Carolyn Tsourakis, 47

Tsourakis is a 32-year veteran in the St. Petersburg restaurant scene. She has been a local resident since she was 15, starting her career with Outback Steakhouse as a corporate trainer and helping to open the original Bonefish Grill. She was with them for a decade and then moved to BellaBrava in St. Petersburg (so she could work with her old colleague and friend, Mike Harting), where she stayed for another decade, starting as a bartender and ending as general manager. She departed a year ago to be the general manager of FarmTable Cucina upstairs in Locale Market. Right now, she's in the process of opening a restaurant called is Blubird in St. Petersburg. (A nondisclosure agreement doesn't allow her to say precisely where, but she can see Brick & Mortar from the front door.) She and her partners, Angela Galecki (Tsourakis' No. 2 in the kitchen) and Jamie Davis (the project's visual stylist), are calling the cuisine Moditerranean, emphasizing freshness, local sourcing and sustainability, with dishes from the full spectrum of the Mediterranean, including Turkey and North Africa. They aim to be open by the beginning of January.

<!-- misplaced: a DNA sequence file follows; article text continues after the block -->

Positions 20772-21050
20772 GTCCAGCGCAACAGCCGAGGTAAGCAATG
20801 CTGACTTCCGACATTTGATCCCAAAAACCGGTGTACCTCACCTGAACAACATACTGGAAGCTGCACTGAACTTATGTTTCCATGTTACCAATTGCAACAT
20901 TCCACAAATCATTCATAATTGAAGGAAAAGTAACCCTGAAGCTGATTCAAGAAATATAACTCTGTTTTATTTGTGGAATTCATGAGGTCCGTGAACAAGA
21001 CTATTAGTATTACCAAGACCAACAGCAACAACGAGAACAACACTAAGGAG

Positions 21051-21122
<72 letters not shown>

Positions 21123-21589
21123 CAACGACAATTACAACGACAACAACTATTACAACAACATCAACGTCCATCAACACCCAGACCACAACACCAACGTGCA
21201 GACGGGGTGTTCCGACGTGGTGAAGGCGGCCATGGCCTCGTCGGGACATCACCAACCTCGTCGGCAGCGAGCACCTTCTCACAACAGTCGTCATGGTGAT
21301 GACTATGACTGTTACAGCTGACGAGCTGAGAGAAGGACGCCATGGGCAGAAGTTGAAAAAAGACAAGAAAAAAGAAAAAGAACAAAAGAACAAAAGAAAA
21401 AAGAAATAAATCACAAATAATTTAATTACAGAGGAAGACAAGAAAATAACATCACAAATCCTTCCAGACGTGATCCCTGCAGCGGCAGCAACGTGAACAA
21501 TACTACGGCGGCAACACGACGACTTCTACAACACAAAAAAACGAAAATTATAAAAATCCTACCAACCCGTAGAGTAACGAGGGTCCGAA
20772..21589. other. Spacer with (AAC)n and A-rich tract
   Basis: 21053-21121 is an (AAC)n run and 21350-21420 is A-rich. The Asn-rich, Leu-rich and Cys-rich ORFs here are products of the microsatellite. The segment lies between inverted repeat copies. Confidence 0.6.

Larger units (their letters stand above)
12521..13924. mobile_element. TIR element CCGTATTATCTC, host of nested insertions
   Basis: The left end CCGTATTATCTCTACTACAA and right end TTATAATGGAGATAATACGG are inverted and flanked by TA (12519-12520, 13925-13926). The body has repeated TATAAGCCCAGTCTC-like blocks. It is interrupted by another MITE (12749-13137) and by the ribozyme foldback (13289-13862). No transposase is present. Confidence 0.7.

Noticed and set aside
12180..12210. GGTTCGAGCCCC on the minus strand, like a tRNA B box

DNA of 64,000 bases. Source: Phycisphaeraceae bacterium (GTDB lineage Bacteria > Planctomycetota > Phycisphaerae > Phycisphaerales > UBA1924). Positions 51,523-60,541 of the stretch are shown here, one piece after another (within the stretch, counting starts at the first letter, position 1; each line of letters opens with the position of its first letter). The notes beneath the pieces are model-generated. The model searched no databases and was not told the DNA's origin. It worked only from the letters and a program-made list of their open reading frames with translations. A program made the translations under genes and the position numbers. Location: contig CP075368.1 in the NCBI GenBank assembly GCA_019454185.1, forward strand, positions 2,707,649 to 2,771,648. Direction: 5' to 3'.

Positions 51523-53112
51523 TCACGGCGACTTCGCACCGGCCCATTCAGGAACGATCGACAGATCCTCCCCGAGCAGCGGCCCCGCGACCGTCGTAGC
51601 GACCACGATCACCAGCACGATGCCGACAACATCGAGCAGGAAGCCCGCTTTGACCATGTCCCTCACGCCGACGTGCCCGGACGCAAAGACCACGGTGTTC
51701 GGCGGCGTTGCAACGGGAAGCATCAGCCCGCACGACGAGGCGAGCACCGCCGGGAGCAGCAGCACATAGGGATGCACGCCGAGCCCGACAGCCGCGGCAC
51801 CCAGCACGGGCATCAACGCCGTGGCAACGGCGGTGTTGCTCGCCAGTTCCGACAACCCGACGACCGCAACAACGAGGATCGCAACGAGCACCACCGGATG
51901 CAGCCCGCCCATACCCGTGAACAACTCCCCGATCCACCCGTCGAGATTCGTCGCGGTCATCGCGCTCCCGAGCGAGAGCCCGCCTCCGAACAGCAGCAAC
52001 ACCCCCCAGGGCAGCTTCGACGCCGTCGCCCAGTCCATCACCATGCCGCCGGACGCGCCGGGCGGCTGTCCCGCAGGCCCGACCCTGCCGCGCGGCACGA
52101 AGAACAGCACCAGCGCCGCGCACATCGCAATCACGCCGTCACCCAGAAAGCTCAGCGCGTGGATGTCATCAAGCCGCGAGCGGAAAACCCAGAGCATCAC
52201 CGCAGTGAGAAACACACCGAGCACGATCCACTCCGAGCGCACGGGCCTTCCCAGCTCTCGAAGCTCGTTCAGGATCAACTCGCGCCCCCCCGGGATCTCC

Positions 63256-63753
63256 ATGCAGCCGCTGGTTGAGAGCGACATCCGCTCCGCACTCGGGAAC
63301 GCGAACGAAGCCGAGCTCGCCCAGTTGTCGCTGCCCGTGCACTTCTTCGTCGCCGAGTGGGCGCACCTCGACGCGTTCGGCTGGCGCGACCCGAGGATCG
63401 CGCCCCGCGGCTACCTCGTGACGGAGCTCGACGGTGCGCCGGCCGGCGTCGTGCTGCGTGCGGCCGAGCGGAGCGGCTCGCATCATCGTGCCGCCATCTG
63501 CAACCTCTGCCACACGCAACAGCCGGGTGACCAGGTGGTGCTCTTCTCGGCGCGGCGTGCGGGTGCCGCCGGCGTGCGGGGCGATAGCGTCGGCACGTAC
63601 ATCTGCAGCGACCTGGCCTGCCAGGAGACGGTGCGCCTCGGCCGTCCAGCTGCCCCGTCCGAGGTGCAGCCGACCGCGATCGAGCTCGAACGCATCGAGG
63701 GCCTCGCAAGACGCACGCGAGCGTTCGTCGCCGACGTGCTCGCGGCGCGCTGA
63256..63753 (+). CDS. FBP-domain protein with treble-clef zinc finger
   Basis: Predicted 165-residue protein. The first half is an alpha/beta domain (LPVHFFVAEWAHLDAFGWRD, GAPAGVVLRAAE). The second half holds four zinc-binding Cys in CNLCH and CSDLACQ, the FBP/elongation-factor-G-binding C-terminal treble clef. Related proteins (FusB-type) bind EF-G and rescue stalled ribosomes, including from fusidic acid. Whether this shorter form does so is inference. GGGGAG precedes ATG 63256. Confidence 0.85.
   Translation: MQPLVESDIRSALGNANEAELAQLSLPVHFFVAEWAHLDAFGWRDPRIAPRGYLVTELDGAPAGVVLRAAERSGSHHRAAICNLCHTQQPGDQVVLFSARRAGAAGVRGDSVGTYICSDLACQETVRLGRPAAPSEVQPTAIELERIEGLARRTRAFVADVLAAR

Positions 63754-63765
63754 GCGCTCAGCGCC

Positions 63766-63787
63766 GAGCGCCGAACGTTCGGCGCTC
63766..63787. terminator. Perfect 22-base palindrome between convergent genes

Are things changing for women in the restaurant industry?

I come from a corporate background and I always felt the higher-ups were all men. You didn't see women very often. Now there are more women in the industry in those general manager roles, and they are excelling not because they're attractive but because they are good at their job. Women are becoming more fluent in the financial realm. A huge percentage of the workforce is female in the restaurant industry and we're seeking out leadership roles more. When you see women obtaining those positions, the younger girls say, "I can do that."

Do women have any advantages in the industry?

I don't think it's male against female. The goal is to be that leader for the other women on your staff. Women who are doing the job are proving it can be done well without losing your femininity and kindness. You can be assertive and in charge of your environment without being a b----. Something we do well is provide that personal touch, and that loyalty creates sales. If people feel the authenticity in it, it means more. The goal is to make people feel cherished and appreciated.